So, having verified, she is legit, I slid into her inbox with uncommon confidence from the shyest man West of Nairobi. We hit it off like the Kenyan Kwanza government with chaos. Man, she was a good sport, and we were on a roll.
Weirdly, I have met so many female strangers online that we talk about a lot of confidential stuff. Some, we never get to meet. They get married and disappear. Or they play with bearded thugs and then disappear. For Sarah, we would chat for almost a year before we met.
The chats were witty, in turn lewd, in turn crazy, but it was banter as best writer friends can have it. She opened my eyes to the charming ways of coastal women who have become my weakness in recent times.
The First Meeting
We were having such a ball of a conversation, chats, phone calls, and all, then tragedy struck. I will censor this bit. OK, GUYS? She will one day tell you about it in her memoir, how I embarrassed her in a nasty way. She has a forgiving heart though.
So, when she came to Nairobi to attend a play and other personal matters, we bumped into each other. She is shy. Or is it reticent? Because of the embarrassment I had caused her, the meeting was fleeting; her reeling from the anger of it all, and myself, still contrite. The meeting was at best forgettable. One couldn’t believe that the people whose chat could cause a scandal of epic proportions met, shook hands, walked like 100 yards and it ended there.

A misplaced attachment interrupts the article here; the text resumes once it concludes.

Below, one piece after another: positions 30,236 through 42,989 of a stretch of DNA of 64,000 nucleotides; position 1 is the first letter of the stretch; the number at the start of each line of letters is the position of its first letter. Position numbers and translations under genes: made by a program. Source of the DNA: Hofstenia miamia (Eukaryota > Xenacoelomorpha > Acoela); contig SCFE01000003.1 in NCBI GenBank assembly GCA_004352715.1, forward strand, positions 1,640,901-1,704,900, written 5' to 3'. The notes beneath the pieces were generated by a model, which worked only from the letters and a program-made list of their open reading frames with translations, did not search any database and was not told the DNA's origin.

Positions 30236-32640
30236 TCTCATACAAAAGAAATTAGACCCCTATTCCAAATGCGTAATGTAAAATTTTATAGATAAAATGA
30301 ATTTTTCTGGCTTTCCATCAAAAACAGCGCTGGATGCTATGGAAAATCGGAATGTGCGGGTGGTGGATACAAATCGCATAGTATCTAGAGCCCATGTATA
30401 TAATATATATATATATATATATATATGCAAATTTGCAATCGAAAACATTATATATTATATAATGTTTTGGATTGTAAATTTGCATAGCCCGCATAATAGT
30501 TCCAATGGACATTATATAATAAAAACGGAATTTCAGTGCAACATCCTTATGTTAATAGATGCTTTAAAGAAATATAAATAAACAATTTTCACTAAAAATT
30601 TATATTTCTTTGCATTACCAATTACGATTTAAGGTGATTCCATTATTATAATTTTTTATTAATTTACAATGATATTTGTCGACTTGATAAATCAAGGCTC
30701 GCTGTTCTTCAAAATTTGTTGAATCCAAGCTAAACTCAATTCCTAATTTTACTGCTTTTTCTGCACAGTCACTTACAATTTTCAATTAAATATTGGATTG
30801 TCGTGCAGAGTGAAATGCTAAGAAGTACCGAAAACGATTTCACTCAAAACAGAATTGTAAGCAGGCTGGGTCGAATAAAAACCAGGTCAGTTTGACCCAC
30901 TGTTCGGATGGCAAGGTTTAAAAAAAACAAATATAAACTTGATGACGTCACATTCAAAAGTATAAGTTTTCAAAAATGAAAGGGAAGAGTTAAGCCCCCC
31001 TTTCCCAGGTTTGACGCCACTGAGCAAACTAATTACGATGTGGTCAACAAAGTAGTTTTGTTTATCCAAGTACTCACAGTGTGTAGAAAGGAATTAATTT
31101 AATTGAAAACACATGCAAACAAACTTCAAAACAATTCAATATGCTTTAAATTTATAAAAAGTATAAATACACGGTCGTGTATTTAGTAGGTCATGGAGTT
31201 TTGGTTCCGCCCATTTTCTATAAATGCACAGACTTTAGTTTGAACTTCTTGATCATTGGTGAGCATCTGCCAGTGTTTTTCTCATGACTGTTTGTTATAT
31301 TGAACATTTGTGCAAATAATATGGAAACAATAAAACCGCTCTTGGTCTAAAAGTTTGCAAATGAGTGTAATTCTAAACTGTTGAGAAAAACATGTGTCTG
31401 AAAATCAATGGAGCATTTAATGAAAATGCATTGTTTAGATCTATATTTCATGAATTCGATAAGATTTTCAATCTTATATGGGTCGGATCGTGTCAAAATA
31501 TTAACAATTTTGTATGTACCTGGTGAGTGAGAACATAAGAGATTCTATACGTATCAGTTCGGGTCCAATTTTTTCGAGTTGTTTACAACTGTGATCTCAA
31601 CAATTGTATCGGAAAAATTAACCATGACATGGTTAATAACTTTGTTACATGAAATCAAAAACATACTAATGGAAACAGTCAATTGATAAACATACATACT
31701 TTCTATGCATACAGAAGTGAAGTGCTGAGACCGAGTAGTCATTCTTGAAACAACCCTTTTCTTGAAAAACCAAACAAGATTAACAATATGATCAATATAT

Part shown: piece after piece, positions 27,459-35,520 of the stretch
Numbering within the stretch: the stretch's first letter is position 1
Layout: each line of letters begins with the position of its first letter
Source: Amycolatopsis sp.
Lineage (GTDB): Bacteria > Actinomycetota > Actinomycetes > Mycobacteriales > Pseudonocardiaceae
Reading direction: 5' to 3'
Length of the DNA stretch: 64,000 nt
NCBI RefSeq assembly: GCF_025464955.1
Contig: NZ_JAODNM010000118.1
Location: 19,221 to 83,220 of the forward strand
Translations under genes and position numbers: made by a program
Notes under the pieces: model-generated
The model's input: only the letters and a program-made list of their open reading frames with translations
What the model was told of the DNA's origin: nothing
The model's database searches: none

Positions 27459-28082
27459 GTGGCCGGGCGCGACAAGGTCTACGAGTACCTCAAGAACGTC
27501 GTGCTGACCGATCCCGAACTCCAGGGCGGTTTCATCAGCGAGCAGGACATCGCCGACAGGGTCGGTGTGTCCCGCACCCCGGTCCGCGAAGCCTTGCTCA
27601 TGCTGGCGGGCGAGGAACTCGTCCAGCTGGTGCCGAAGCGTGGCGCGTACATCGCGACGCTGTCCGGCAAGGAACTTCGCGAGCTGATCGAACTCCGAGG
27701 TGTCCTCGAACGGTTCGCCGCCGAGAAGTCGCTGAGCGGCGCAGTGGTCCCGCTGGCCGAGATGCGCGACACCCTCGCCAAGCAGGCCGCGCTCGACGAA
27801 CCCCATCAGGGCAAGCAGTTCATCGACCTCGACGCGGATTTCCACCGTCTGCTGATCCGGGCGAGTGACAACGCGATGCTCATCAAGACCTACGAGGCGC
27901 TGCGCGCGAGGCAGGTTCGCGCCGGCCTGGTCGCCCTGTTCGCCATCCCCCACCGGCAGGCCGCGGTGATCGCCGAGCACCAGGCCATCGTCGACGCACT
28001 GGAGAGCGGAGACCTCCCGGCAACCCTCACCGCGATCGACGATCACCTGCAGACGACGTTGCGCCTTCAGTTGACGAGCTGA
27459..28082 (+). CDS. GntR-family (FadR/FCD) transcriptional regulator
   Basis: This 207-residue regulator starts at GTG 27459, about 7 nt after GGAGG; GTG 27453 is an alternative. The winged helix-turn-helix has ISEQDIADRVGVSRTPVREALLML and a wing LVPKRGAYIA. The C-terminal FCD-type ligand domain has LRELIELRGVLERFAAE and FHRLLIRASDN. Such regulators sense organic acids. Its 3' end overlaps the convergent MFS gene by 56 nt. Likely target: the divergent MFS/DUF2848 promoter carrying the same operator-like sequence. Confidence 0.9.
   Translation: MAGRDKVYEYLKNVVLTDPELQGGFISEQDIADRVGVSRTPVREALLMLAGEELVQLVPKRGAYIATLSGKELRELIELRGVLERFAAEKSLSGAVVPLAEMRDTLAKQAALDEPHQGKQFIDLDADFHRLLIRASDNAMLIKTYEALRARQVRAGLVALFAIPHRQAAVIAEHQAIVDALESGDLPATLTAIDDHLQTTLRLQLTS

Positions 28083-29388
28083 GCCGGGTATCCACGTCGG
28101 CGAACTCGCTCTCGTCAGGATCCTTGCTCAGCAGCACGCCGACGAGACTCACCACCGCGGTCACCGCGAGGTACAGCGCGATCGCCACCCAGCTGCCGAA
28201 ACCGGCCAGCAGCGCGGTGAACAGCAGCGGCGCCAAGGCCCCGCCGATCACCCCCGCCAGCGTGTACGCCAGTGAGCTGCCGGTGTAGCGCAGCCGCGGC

What followed was an awkward silence for like a year. Any attempt to reach out to her, she painfully reminded me of my follies and asked me to clean the mess before she could ever trust me again. I licked my wounds, played Hov’s Lost Ones, and took that L like the professional simp I was back then.
Then as fate would have it, and in what Ben predicted, Sarah was brought to share a page with me at the Nairobian, where she wrote a column called Fireworks. Her column sat on top of mine, and in her clever, amusing, brazen, and controversial ways, she spoke her mind. Her most famous article that goes viral every so often is when she told Nairobi men, that they are getting a raw deal from Nairobi women. What the manosphere calls ‘hoeflation; i.e the increase in price men have to pay for lower value women. Basically, our fathers paid far less for far high-value women, and for us millennials, we are paying far more for far lower-value girls. It is not an article that may have been received well by girls, but it is a smash hit with all the male WhatsApp groups in the country.
We shared the page for a brief two years or, before I quit, and she followed suit, soon afterwards.
Coming to Nairobi
The friendship resumed, but now it was permanently damaged. I was now permanently guarded. Any time I tried to veer off topic, she would crack the whip. She cleverly friend-zoned me, but such is life.